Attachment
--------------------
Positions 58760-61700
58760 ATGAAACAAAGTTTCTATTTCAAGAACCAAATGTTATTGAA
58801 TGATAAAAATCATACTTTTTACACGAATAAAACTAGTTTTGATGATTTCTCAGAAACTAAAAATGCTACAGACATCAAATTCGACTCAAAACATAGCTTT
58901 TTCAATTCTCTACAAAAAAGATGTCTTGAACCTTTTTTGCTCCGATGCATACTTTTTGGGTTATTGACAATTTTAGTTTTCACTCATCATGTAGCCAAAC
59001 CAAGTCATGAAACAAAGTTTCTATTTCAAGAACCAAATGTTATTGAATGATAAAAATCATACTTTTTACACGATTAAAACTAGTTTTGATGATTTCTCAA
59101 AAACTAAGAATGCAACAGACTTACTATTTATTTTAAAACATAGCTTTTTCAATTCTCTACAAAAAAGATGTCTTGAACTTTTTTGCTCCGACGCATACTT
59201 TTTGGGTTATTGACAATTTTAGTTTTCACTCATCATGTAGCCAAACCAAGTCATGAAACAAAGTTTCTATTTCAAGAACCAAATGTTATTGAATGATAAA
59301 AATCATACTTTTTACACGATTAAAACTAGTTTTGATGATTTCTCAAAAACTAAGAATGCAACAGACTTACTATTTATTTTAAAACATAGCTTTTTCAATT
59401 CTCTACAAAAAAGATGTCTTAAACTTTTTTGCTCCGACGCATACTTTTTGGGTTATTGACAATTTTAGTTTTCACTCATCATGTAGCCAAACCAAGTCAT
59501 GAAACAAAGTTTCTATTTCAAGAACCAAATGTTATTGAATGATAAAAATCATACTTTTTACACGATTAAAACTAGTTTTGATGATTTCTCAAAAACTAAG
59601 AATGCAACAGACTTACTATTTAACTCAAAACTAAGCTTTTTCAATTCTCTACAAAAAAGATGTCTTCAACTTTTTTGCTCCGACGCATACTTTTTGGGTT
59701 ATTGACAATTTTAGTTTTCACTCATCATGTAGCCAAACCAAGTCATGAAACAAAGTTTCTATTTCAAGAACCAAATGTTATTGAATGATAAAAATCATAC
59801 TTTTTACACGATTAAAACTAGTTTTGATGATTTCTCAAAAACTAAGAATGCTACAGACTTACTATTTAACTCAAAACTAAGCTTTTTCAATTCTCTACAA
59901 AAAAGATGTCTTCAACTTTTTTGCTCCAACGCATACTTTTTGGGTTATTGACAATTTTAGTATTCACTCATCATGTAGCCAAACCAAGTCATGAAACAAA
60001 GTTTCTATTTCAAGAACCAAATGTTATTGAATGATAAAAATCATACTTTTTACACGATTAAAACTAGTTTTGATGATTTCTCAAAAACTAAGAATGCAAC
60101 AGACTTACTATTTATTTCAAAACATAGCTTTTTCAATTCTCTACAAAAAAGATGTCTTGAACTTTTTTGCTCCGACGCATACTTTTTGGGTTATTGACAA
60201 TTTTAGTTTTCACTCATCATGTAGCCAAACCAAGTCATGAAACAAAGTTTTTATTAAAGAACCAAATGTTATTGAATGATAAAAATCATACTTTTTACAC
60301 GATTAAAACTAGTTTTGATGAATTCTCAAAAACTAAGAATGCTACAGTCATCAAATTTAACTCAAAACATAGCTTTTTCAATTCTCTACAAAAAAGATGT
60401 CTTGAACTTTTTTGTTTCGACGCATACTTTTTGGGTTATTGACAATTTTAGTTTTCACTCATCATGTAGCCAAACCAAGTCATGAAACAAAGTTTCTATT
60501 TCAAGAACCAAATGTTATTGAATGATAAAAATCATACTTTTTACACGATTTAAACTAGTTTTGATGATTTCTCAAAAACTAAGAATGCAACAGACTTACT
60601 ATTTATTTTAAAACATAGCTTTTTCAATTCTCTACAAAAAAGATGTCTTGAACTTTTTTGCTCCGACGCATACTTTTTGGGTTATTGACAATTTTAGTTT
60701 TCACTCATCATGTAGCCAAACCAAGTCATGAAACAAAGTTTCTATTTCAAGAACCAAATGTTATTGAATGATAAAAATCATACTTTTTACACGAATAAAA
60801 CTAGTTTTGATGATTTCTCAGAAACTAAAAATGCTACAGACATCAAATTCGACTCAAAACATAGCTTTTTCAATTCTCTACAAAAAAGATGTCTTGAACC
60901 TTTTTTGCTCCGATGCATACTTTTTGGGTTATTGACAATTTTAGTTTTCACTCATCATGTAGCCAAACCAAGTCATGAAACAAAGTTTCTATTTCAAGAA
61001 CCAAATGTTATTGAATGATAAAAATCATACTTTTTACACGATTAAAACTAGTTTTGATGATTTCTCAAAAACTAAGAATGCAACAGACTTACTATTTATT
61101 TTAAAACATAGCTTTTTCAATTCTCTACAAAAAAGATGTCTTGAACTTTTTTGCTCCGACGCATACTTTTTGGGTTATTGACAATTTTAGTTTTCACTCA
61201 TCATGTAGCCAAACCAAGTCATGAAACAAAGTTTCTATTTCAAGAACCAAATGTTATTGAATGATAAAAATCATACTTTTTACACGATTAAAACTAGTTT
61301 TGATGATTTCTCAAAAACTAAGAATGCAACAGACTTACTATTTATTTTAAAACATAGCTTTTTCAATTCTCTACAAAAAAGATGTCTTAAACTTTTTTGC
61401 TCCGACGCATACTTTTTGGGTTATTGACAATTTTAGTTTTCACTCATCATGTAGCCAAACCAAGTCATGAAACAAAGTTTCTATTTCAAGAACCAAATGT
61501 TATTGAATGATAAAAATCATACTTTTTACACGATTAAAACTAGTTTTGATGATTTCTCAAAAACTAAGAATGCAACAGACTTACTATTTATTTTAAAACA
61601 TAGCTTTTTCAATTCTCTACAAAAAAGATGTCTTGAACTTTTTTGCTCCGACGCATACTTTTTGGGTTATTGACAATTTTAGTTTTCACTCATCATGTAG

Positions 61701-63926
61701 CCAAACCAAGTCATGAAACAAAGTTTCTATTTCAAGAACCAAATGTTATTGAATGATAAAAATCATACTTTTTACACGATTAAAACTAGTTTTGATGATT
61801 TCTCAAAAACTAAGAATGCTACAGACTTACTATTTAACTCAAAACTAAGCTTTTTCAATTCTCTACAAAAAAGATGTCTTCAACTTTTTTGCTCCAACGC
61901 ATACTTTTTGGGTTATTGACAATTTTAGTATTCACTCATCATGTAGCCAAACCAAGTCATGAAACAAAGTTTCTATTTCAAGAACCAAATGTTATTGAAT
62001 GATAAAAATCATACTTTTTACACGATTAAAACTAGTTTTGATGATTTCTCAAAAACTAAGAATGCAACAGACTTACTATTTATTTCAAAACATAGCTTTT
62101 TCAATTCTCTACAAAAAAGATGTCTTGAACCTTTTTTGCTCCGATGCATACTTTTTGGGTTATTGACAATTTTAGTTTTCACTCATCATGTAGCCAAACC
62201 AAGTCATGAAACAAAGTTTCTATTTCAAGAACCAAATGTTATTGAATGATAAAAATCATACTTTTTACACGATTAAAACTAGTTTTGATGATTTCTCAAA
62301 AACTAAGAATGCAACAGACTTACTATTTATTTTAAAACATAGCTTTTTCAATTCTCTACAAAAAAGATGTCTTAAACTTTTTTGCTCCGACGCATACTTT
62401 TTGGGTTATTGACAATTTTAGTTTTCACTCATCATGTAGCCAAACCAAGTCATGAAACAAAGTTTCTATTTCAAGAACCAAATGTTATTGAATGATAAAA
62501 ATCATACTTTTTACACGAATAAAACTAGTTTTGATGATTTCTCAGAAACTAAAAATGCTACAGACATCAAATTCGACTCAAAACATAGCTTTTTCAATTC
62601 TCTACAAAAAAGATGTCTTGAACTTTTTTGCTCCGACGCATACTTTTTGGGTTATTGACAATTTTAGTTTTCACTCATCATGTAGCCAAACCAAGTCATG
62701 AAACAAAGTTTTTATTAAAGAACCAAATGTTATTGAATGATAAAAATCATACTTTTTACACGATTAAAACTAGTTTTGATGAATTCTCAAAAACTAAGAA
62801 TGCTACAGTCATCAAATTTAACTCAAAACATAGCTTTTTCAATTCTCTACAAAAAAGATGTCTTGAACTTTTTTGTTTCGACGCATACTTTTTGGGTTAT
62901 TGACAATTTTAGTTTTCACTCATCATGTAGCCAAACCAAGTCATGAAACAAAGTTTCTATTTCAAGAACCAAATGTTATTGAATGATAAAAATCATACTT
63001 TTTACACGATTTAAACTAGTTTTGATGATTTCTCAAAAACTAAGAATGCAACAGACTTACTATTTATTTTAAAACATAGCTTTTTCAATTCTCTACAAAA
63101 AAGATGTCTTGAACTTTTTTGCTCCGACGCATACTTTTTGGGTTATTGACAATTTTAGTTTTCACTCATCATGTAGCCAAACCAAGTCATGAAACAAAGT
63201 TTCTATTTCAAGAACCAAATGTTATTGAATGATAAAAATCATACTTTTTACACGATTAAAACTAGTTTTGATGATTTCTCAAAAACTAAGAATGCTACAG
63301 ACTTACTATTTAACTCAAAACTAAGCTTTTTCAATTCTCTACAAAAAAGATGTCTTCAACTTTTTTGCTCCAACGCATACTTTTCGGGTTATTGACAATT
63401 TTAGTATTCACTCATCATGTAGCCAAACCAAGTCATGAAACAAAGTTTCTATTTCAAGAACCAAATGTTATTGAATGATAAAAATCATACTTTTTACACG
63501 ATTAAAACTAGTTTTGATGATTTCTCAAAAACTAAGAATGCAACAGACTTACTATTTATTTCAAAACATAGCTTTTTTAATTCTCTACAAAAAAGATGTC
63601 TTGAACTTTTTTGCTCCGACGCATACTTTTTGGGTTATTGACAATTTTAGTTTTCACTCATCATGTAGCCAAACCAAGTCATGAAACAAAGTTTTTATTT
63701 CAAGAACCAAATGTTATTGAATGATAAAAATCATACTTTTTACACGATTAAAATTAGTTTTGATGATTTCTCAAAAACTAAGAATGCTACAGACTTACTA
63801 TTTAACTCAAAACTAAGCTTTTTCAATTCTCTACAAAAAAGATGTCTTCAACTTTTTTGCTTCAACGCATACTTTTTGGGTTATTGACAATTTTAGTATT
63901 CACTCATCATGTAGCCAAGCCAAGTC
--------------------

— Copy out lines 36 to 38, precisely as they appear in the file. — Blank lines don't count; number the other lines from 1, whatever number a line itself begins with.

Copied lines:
62001 GATAAAAATCATACTTTTTACACGATTAAAACTAGTTTTGATGATTTCTCAAAAACTAAGAATGCAACAGACTTACTATTTATTTCAAAACATAGCTTTT
62101 TCAATTCTCTACAAAAAAGATGTCTTGAACCTTTTTTGCTCCGATGCATACTTTTTGGGTTATTGACAATTTTAGTTTTCACTCATCATGTAGCCAAACC
62201 AAGTCATGAAACAAAGTTTCTATTTCAAGAACCAAATGTTATTGAATGATAAAAATCATACTTTTTACACGATTAAAACTAGTTTTGATGATTTCTCAAA